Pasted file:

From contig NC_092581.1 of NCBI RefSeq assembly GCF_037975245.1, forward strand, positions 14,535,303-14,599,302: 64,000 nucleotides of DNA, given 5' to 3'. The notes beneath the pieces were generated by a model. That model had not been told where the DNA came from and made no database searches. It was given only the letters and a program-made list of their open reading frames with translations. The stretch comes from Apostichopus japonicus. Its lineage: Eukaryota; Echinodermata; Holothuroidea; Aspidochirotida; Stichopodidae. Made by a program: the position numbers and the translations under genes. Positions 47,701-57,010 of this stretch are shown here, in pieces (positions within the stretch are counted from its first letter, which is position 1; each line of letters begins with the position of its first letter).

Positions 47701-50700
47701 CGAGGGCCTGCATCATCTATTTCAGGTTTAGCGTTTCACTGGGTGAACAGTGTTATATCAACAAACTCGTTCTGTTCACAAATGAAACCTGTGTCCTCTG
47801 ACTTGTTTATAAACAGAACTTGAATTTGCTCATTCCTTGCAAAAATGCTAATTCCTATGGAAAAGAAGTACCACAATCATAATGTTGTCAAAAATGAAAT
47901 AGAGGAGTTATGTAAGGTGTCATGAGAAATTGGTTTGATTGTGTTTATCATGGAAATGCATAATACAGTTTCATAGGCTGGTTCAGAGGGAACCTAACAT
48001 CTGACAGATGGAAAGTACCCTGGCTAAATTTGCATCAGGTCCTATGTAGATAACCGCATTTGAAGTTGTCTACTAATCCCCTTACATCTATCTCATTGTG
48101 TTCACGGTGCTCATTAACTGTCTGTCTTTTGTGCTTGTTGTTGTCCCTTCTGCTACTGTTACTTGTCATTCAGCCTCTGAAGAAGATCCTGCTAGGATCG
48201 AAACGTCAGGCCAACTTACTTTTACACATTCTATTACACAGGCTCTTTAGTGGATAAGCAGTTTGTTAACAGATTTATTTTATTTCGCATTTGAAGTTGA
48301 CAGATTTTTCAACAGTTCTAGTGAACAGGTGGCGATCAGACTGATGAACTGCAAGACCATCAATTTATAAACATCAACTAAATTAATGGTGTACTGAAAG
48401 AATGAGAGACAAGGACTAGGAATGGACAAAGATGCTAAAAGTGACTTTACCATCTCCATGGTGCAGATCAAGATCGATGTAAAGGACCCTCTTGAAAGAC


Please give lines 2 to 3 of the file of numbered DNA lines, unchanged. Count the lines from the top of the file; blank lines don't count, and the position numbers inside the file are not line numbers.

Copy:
Positions 47701-50700
47701 CGAGGGCCTGCATCATCTATTTCAGGTTTAGCGTTTCACTGGGTGAACAGTGTTATATCAACAAACTCGTTCTGTTCACAAATGAAACCTGTGTCCTCTG